Alex Masi - In The Name of Mozart
Lion Music
Instrumental Guitar Virtuoso
7 songs (44:13)
Release year: 0
Lion Music
Reviewed by Jeff

There's no question that Alex Masi is a phenomenal guitar player. He can hold his own amongst other guitar virtuosos like Malmsteen, Satriani, Vai, Impelitteri, Axel Rudi Pell, etc.

One of the first Masi albums I ever listened to was "Downtown Dreamers"; a pretty straight forward attempt at commercial metal very reminiscent of the Scorpions.

Then I bought "Attack of the Neon Shark", Masi's first album as a solo artist. It earned him a Grammy nomination in the category of Best Rock Instrumental Album. The album covered a variety of music that included blues, jazz, and metal. For some reason, I could never fully appreciate an album as diverse as this and I got rid of it. From that time on I never really paid attention to Masi's work.

One thing I could always appreciate with guitar virtuosos is their love for classical music and the influence it has on them. This turns out to be a major contributor to the way in which they write their own material.

Coming across Masi's latest release, "In The Name of Mozart", my assumption was that this album would be a recording by Masi re-doing the great works of Mozart in a way that many may have never heard before.

Now before I even listened to this album, I didn't realize that he already did an album similar to this one called "In The Name of Bach".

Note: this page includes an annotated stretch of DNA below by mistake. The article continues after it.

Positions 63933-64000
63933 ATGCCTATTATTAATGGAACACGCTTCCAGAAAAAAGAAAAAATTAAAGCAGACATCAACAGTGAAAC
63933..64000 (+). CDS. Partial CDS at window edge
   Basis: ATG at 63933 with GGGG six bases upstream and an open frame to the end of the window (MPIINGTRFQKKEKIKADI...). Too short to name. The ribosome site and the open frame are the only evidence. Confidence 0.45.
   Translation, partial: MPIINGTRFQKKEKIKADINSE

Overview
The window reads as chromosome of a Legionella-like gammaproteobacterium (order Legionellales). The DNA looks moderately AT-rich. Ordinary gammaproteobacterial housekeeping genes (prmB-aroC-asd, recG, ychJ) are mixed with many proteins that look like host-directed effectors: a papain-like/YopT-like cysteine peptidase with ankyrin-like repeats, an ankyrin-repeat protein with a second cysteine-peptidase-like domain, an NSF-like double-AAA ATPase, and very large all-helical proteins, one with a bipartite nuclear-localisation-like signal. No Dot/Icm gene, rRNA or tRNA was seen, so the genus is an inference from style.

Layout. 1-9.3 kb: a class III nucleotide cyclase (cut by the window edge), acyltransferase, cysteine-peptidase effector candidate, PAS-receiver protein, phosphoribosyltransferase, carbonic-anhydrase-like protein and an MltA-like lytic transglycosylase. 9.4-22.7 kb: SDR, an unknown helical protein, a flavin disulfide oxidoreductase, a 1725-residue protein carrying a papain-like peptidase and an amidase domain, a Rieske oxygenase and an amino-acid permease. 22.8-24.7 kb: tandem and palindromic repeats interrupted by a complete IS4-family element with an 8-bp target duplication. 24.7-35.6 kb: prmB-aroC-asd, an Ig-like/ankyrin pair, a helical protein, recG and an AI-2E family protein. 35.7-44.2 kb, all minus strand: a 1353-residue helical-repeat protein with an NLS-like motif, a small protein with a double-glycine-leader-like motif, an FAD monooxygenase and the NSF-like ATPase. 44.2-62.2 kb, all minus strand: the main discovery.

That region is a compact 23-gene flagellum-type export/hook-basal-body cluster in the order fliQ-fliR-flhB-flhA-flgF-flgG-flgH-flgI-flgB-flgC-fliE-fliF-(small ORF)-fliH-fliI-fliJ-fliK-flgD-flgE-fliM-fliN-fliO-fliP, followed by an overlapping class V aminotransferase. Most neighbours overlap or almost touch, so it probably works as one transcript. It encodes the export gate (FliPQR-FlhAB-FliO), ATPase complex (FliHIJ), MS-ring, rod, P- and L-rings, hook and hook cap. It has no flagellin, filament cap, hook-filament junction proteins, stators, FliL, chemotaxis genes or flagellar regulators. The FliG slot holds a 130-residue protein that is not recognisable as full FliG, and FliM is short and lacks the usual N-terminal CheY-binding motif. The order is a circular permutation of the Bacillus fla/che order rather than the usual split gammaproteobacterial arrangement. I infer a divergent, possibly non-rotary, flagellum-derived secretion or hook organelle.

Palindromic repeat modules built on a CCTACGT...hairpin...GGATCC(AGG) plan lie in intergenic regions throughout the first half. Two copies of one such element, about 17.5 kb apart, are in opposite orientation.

So what I was expecting from Masi on "In The Name of Mozart" I did not get. Not that it's a bad thing. Let me explain.

I like classical music but I don't really listen to it as much or at all like Power Metal, Black Metal, etc. I love it when bands such as Trans-Siberian Orchestra take classical works and give them a metal edge, using guitars, bass, drums and keyboards, etc.

On "In The Name of Mozart", Masi fails to do this. He keeps things rather simple. He uses classical acoustic guitars throughout the album. The recording is crisp and clear and the dynamics of his guitar playing are still audible enough when they change from loud to soft. Of course, the guitar playing is precise and clean.

The only song where other instruments are used is "Guitar (piano) concerto #24 c min k.491". He has some orchestration like strings to help accompany the guitars.

When listening to the album, I got the feeling of a serenader playing to a woman eating at an Italian or Spanish restaurant. I really feel this album could have kicked ass if he had metallized it using electric guitars, bass guitars and drums.

Still, for an instrumental guitar virtuoso album in the classical sense, it's not bad at all. It's just that one can get easily bored with the consistency of just one instrument.

One would really need to be in the mood to listen to this type of stuff. So if you need a change of pace and a break from the norm like your Power Metal or Black Metal, then this might be a good way to relax and take a load off.


Killing Songs :
Allegro from eine kleine nachtmusik k.525, Allegro c maj k.545, Rondo' a la turca a maj k.331
Jeff quoted 70 / 100
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